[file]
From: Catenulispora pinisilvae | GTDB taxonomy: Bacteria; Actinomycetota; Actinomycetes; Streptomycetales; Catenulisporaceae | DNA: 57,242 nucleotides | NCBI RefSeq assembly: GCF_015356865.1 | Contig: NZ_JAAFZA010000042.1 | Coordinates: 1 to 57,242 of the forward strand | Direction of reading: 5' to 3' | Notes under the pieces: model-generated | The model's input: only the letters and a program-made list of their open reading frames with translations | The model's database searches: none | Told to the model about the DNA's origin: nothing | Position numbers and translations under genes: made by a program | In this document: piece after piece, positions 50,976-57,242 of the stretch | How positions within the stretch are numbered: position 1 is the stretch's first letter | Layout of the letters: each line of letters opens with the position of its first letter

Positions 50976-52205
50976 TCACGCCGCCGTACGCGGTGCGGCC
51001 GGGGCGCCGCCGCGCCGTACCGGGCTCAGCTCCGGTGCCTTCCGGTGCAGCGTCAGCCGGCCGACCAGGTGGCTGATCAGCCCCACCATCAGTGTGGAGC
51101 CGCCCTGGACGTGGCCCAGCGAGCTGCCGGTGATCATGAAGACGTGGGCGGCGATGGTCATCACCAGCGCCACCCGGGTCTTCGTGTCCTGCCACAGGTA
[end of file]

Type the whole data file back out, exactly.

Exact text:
From: Catenulispora pinisilvae | GTDB taxonomy: Bacteria; Actinomycetota; Actinomycetes; Streptomycetales; Catenulisporaceae | DNA: 57,242 nucleotides | NCBI RefSeq assembly: GCF_015356865.1 | Contig: NZ_JAAFZA010000042.1 | Coordinates: 1 to 57,242 of the forward strand | Direction of reading: 5' to 3' | Notes under the pieces: model-generated | The model's input: only the letters and a program-made list of their open reading frames with translations | The model's database searches: none | Told to the model about the DNA's origin: nothing | Position numbers and translations under genes: made by a program | In this document: piece after piece, positions 50,976-57,242 of the stretch | How positions within the stretch are numbered: position 1 is the stretch's first letter | Layout of the letters: each line of letters opens with the position of its first letter

Positions 50976-52205
50976 TCACGCCGCCGTACGCGGTGCGGCC
51001 GGGGCGCCGCCGCGCCGTACCGGGCTCAGCTCCGGTGCCTTCCGGTGCAGCGTCAGCCGGCCGACCAGGTGGCTGATCAGCCCCACCATCAGTGTGGAGC
51101 CGCCCTGGACGTGGCCCAGCGAGCTGCCGGTGATCATGAAGACGTGGGCGGCGATGGTCATCACCAGCGCCACCCGGGTCTTCGTGTCCTGCCACAGGTA